The Committee Against Torture’s Approach to Extrajudicial Killing

(c) VOCAL-NY (Voices Of Community Activists & Leaders)

The Philippines has seen an unprecedented level of killing by law enforcement since President Duterte took office in June 2016. According to the European Parliament Resolution of 19 April 2018, “since 1 July 2016, around 12 000 people, including women and children, have, reportedly, been killed in the Philippines during an ongoing campaign against drugs, internationally proclaimed as President Duterte’s ‘war on drugs’”. Already in February 2018, the Prosecutor of the International Criminal Court decided to open a preliminary examination of the situation in the Philippines, stating that “it is alleged that many of the reported incidents involved extra-judicial killings in the course of police anti-drug operations”.
Extrajudicial executions are not limited to the Philippines. For example, in Bangladesh, there have been 845 documented cases of extrajudicial killings from May 2013 until September 2017, with not a single one of them having been duly investigated. OMCT and its members have also documented numerous cases involving extra-judicial killings in Latin American countries, notably Honduras, Colombia, Mexico, Nicaragua and Venezuela, in the context of increased militarization. Amnesty International Report 2017/2018 refers to evidence of large-scale extrajudicial executions in many other countries including Congo, Egypt, Ethiopia, Iraq, Nigeria and Syria.

Definition of the term

Apart from «extrajudicial killing», other terms used in this context are arbitrary, summary, extra-legal or extrajudicial execution or killing. According to the UN Manual on the Effective Prevention and Investigation of Extra-legal, Arbitrary and Summary Executions (1991), extrajudicial killings include:
• political assassinations,
• deaths resulting from torture or ill-treatment in prison or detention,
• deaths resulting from enforced disappearances,
• deaths resulting from the excessive use of force by law-enforcement personnel,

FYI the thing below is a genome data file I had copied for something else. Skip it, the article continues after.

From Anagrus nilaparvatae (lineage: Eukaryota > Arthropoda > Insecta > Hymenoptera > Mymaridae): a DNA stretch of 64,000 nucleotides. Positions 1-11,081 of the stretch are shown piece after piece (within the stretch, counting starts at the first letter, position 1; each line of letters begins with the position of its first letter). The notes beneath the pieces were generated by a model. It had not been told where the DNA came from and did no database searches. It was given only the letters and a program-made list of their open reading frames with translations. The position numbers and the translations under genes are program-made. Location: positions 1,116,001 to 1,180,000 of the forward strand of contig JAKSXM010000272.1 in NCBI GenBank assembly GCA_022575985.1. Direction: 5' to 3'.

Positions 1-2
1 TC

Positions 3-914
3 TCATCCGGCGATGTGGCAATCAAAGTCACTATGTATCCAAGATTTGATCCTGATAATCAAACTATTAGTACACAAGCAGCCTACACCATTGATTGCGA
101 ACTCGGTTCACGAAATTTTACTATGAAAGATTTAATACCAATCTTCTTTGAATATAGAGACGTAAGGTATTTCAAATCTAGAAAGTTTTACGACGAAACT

• executions without due process, and
• acts of genocide.

In the report of the UN Special Rapporteur on extrajudicial, summary or arbitrary executions (September 2016), extrajudicial killing is defined as «arbitrary deprivation of life» which might take place in various forms, including:
• in the context of law enforcement, if the intentional lethal use of force by law enforcement officials does not meet the requirements of necessity, proportionality and/or precaution;
• in other cases of killing incurring state responsibility, i.e. if the state fails to address systematic patterns of violence through precautionary measures – in particular with respect to journalists and human rights defenders, witchcraft accusations and related violence, «honour killings», killings on the basis of sexual or gender identity, and deaths of migrants.

On the other hand, the term does not cover:
• execution after a due judicial process,
• killing in a valid exercise of law enforcement, i.e. for reasons of public safety, and
• killing pursuant to the law of armed conflict,
even though the two latter situations concern a killing which is effectively extrajudicial, but is nonetheless considered lawful.

The Committee against Torture on extrajudicial killing

According to the Convention Against Torture, the main elements of the definition of torture are involvement of a public official, infliction of severe pain or suffering, intent, and a specific purpose. Extrajudicial killing means intentionally causing the death of the victim. In practice, however, death and torture often considerably overlap: victims are threatened with death or the killing of a third party, torture is so intense that it results in death, or death is contemplated or accepted as a consequence of severe physical torture. Therefore, in some cases, extrajudicial killing may meet the elements of the definition of torture according to Article 1 of the Convention.

In its concluding observations on state reports, the United Nations Committee against Torture regularly refers to extrajudicial killing; sometimes it uses also other similar terms, such as «extrajudicial, arbitrary or summary executions» (e.g. Burundi 2016), «excessive use of force, including lethal force» (e.g. Israel 2016), «deprivation of life» (e.g. Ukraine 2014), «arbitrary deprivation of the right to life» (e.g. Burundi 2014), or «unlawful killings» (e.g. Sierra Leone 2014). In a more specific context, the Committee sometimes deals with the issue of «death in custody as a result of torture» (Iraq 2015, China 2015) which is also considered as falling under the term of extrajudicial killing as mentioned above.